For example, educators at LeyVa Middle School now conduct a round of student wellness surveys every time they administer quarterly formative assessments. They are ensuring that the frequency of qualitative data collection about students’ perspectives matches that of their quantitative measures of achievement, and they are communicating to students that both sources of information are equally important to them.
Beyond frequency, another important habit involves reaching out to students who are the hardest to reach. If you only conduct interviews with student government representatives, for example, or those who speak up often in class, you’re never going to get the full story.
Connect to a theory of action. Finally, and perhaps most importantly, it’s critical to link your exploration about student voice to your identified challenges and goals. In the case of the San Jose network, we had clear goals around both math instruction and improving school re-entry for students affected by COVID-19. We reoriented grade-level team meetings, observation protocols, and feedback practices to discuss instructional strategies to achieve those goals. We would have used different instruments, and explored different interview questions, if our goals had been different.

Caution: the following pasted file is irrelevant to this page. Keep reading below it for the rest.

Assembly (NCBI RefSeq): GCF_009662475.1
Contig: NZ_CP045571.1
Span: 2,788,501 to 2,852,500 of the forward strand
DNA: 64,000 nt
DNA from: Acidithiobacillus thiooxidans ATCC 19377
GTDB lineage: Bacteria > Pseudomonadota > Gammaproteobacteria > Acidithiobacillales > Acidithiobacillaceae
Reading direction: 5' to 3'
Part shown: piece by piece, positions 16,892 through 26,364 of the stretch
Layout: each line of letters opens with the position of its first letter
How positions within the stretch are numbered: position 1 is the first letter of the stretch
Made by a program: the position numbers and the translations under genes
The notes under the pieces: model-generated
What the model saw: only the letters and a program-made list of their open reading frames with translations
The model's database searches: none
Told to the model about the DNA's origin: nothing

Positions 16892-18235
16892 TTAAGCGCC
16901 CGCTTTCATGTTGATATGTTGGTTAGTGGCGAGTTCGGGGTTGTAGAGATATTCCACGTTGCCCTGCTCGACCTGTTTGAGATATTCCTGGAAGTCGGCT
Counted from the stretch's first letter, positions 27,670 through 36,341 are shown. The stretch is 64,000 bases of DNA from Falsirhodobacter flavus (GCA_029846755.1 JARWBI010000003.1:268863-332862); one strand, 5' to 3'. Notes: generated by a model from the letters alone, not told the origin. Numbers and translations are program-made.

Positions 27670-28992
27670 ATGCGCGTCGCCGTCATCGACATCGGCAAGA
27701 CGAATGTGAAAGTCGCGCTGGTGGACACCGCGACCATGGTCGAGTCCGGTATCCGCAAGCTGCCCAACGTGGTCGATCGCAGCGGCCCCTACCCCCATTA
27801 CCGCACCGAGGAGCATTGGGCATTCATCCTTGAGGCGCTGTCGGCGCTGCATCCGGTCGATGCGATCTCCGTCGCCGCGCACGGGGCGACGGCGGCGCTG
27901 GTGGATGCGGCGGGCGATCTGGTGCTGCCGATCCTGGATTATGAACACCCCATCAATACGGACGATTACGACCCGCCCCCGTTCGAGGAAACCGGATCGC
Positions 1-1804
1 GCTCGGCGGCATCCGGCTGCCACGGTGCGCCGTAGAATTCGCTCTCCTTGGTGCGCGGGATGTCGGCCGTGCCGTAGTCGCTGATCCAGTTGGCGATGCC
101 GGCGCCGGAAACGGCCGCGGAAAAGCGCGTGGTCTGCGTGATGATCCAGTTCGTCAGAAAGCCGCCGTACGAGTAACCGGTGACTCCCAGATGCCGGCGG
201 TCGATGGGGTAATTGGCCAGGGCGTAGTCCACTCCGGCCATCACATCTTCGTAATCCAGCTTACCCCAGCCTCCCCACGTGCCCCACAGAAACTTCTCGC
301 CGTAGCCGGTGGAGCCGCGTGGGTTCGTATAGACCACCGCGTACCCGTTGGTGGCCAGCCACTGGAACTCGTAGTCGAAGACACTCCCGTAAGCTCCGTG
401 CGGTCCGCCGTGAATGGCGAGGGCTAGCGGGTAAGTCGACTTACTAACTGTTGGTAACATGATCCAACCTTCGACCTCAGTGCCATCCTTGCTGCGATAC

Improvement science requires following the data where it leads you, but you cannot solve a problem that you have not yet identified. While empathy interviews can unearth new challenges, you should be clear about whether you are searching for problems or looking for solutions to already identified challenges. Otherwise, your efforts may become too broad to be effective.
As with any school improvement strategy, the strength of implementation will depend on a broader set of systems for incorporating feedback into professional learning: structures for peer observation; routines for sharing feedback after observations; the presence of grade-level teaming in the school schedule; and dedicated time for reflection on new practices, to name a few.